As I have been drafting this post over several days, I’ve talked to reporters from local and national general interest press, I talked to a reporter from the trade press, I submitted a pair of long and very technical pieces to Health Affairs, and a revise and resubmit just went back to the editors of a good peer reviewed journal.  If you spend enough time reading Balloon Juice, you could figure out 85% of the article excluding some of the regression based analysis.

I feel guilty about this at times.

Last week, was a good example.  I wrote a Medicare shared savings post that I was aiming at a few dozen academics and several dozen think tankers, journalists and very targeted policy wonks. It is a very specific, nerdy, and incomplete idea.  It was not worth an op-ed as it it too geeky. It was not a Health Affairs blog or a journal perspective piece as the idea was not polished enough for that purpose, so I went Balloon Juice. And that post got three comments.  And I was fine with that as this was not a general purpose post but a very small part of a very different conversation that I participate in.

I’ve moved away from some general purpose health insurance and ACA blogging and at times over the past year, I’ve chased personal shiny objects down rabbit holes.  And you guys put up with that. And for that I am greatly appreciative as I love writing here at Balloon Juice.  I have a scratch pad and a place to get first drafts (seldom second drafts as you see my grammar and spelling) of reactions and thoughts.  I can dig into something that fascinates me on my own time and my own schedule until it makes sense to me.  I hope that this is not pointless intellectual public indecency as this entire creative process is extraordinarily valuable for me.

Balloon Juice is a very different form of writing than writing a journal article.  Under the best case scenario, a fast journal timeline from “umm, that is a cool question” to publication is a year or more.  It is very different writing than a multi-author Health Affairs blog where commas can become fighting marks while the critical point that I want to make might be the lead melody or become subsumed as a backing bass line.  It is a very different writing process than pumping out a New York Times op-ed where I first truly appreciated the value of a wonderful editor.  That process makes me sound a whole lot smarter by the end.  The final 750 words are a tight 750 words instead of a 5 post, 3,000 word series here.  But I was worn out both times I went through that process.  This is a fun place to write  and it allows me to get into awesome conversations of a variety of stripes.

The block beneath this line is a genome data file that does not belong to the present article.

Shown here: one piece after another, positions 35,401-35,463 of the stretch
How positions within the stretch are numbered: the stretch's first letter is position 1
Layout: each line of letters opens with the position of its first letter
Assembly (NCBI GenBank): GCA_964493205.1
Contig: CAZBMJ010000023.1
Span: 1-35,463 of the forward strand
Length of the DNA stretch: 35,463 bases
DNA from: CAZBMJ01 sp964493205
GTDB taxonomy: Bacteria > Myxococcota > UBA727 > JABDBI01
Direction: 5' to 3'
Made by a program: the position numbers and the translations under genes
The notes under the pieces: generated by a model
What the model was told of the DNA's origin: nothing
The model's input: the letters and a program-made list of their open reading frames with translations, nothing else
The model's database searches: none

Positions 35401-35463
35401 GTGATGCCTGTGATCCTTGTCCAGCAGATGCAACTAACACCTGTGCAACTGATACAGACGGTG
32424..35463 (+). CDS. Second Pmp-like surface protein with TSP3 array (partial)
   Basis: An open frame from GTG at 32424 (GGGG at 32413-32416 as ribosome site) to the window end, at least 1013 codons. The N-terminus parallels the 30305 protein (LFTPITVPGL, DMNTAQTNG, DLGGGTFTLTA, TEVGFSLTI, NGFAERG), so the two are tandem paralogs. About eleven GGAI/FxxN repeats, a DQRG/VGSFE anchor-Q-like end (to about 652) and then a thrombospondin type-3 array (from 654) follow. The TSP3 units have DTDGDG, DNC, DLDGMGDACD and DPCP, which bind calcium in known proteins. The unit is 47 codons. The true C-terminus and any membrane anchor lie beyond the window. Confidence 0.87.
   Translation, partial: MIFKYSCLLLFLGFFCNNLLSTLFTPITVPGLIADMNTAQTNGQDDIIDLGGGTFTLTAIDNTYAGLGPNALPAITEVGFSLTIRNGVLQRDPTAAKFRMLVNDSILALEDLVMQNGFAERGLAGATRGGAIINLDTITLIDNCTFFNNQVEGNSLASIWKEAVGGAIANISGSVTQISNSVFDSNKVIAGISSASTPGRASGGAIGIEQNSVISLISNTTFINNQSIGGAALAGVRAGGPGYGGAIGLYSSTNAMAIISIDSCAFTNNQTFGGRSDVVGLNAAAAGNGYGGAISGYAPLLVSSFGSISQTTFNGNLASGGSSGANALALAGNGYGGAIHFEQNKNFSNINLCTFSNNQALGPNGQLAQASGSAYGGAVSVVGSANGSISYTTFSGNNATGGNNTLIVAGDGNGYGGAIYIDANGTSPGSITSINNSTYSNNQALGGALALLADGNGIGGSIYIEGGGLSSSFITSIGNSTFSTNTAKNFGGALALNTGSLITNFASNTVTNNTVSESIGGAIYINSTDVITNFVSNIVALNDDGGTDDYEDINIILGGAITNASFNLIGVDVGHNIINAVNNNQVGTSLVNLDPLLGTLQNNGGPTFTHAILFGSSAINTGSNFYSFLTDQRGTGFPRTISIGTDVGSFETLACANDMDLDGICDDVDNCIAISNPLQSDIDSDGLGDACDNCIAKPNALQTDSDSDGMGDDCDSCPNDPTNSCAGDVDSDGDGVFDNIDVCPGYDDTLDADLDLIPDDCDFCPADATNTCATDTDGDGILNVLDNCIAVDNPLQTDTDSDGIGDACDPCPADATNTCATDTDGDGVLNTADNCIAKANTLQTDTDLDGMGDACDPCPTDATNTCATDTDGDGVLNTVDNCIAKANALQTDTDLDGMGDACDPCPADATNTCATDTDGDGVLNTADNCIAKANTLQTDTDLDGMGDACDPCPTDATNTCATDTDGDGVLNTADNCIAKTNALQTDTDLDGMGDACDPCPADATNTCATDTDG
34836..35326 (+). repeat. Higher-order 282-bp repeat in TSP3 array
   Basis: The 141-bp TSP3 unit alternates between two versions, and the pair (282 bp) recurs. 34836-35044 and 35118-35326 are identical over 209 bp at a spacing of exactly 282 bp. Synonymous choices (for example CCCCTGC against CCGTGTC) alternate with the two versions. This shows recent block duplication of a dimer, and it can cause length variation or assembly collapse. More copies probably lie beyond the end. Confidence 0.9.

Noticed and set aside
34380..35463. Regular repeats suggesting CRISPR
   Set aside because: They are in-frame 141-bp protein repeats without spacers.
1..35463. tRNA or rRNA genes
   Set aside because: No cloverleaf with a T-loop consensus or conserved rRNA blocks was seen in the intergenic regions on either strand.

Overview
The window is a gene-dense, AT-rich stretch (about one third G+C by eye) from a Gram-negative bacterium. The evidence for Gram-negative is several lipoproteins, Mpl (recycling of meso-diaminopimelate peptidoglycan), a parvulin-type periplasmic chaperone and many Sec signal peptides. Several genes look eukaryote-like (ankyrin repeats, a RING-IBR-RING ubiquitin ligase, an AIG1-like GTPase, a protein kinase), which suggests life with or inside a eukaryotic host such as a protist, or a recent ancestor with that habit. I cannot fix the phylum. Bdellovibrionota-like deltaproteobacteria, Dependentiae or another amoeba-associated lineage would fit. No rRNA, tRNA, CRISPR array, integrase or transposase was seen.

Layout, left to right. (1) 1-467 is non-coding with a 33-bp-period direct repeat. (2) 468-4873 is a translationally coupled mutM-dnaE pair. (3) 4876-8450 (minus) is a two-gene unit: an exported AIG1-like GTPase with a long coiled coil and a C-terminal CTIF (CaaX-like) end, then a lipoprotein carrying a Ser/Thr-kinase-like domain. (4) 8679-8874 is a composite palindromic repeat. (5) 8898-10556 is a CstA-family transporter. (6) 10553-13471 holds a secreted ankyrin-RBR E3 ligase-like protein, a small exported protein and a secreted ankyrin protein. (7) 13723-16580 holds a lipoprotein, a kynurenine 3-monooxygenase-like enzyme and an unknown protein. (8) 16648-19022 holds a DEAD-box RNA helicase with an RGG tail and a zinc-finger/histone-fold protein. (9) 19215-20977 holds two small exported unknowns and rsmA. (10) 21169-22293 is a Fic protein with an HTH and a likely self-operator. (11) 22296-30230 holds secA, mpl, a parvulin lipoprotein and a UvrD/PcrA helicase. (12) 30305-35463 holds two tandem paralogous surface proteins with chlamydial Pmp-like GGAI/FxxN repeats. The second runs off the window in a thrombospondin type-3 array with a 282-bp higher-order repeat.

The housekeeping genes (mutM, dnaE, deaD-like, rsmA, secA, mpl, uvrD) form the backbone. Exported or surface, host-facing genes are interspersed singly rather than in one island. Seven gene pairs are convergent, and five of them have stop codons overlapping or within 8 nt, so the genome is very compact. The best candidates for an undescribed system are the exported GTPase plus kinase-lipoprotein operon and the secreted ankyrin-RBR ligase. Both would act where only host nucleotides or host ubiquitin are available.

But mainly, I just want to thank all of the jackals, the front-pagers and John for a community where I can nerd out on something that I find fascinating.  I’ll figure out what Year Six looks like, but the first five have been wonderful.

 



SATSQ: YES You did

Any political appointee that either accepted their position after the first week of February 2017 and everyone who has not resigned has signed on for this shit.



Sherpas for forensic accountants

The Cohen information sure as hell seemed like it was screaming systemic tax and accounting fraud in the Trump Organization given how he was reimbursed.

And now the Trump Organization CFO has immunity. I bet his future job will be to sherpa forensic accountants hired by both the Federal government and the State of New York through the Trump Organization’s books. But I am neither a lawyer nor an accountant…

Open thread.